on planeThe most surprising thing about the acceleration test was that we hardly felt the “change” between first and second gear, which, as an innovation within an innovation, does not take place at a fixed number of revs but according to engine load. The difference in reduction between the two ratios is 20% and this system achieves a phenomenon similar to that of the “overdrive” which, after having used the maximum torque to get out of the water and having obtained maximum acceleration, makes the engine “relax” with a “longer” ratio. A system that further explains how it is possible to run with 1,200 hp at the stern with such low consumption.

But now it’s time to really squeeze the power out of these engines, so while I’m cruising at 30 knots or so and after asking the crew to hold on tightly, I get into it and do a series of tight turns and counter-turns that, thanks to the Key Largo 40’s proverbial hull, make the fun on board sky-high. The torque of the Mercury Verado V12 600 in these conditions can be appreciated even more, there is no way to put the engines in trouble, not even by slowing down and accelerating while turning.

Another noteworthy Mercury-Verado-V12-600-turnphenomenon is the total absence of any cavitation, the two counter-rotating propellers bite into the water as if they were studded tyres on the snow, without yielding an inch. All the power – really a lot – is inevitably re-transmitted and transformed into acceleration and speed.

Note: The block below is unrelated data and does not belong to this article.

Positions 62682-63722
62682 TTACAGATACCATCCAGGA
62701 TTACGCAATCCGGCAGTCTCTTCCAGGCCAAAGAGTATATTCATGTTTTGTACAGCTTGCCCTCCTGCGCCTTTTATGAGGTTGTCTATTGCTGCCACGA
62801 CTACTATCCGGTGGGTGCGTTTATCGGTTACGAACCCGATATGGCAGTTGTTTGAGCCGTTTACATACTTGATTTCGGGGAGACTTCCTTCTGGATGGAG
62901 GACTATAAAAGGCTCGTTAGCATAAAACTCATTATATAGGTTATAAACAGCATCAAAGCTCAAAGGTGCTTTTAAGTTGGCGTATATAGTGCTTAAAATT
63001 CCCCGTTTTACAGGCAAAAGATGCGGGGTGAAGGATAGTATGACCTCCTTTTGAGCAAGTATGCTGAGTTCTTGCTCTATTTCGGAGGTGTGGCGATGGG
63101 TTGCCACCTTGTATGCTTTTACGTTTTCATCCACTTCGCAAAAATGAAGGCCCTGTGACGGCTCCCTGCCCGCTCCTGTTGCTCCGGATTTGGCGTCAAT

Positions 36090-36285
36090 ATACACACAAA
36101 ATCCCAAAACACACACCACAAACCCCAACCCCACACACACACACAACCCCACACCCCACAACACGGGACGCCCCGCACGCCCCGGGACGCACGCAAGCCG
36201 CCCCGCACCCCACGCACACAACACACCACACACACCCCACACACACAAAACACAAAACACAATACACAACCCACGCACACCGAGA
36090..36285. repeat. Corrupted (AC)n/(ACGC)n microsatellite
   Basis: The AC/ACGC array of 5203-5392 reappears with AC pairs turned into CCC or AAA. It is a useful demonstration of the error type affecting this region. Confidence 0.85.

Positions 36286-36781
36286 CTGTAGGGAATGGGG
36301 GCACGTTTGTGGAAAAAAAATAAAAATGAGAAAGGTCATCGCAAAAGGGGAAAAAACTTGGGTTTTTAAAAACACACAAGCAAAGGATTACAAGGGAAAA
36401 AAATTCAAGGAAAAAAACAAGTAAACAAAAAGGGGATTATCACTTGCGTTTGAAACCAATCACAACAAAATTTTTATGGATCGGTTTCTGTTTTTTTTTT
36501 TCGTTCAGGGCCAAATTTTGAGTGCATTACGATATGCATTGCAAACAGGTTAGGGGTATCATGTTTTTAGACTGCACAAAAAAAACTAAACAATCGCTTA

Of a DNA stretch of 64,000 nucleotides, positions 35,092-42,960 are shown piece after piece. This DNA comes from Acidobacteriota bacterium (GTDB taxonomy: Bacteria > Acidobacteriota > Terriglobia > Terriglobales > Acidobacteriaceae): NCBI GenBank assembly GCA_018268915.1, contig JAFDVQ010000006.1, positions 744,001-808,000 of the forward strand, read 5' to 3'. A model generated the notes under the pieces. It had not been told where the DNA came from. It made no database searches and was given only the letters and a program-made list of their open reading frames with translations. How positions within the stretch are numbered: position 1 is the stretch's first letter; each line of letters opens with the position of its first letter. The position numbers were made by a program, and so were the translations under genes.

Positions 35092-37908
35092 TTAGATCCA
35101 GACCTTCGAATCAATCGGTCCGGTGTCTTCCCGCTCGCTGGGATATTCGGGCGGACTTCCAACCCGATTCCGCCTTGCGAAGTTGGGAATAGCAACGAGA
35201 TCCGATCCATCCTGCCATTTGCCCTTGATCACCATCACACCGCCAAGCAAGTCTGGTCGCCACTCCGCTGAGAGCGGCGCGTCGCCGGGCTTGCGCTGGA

But it’s not like being on board a Lamborghini or a Ferrari (although there are many similarities), these new engines are certainly sporty but not racing. Rather, the sensation is that of driving a Bentley Continental GT that, despite doing 0-60 in four seconds and exceeding 300 kilometres per hour, brings its owner to savour this performance in absolute comfort.

On the other hand, I’m willing to bet that Mercury Marine has plenty of other surprises in store that will originate from this engine. It has already done so by supercharging the 4.6 V8s and it has given us those fantastic 450Rs (those are real racing engines), who knows what it could do with these V12s …


With the new Mercury Verado V12 600 we have witnessed an epochal achievement, one that leaves its mark and, above all, forces the entire nautical sector to take note that progress does not stop.

mercury drone viewThe other outboard manufacturers are aware of this, and in a short time they have fallen a century behind in terms of technology.

Shipyards are well aware of this, too, and thanks to these new outboard engines, which are increasingly being used on large fibreglass boats, they can now unleash all the creativity they can muster and market a new generation of boats that, for the same length, will benefit from much more space below deck, given the absence of an engine room.

Above all, the reasoning that guides the purchase of planing yachts from 40 to 60 feet in length will be overturned, where, historically, diesel outboards or, worse, IPS were preferred. Not that they aren’t great engines, but would you compare the savings in terms of purchase with outboards for those who do 100/150 engine hours a year? It wouldn’t take a lifetime to pay off the differential.

And then do you want to compare the manoeuvrability and trim of a boat sailing with IPS with the same yacht powered by a pair of outboards? Simply incomparable…

The arrival of these Mercury Verado V12 600s therefore opens up a whole range of fantastic prospects, prospects that will benefit owners who choose to purchase these wonderful examples of modern technology.

Mercury Verado V12 600, Test Data

RPMSpeed in Knl/hl /NMl/h single enginel/NM single engine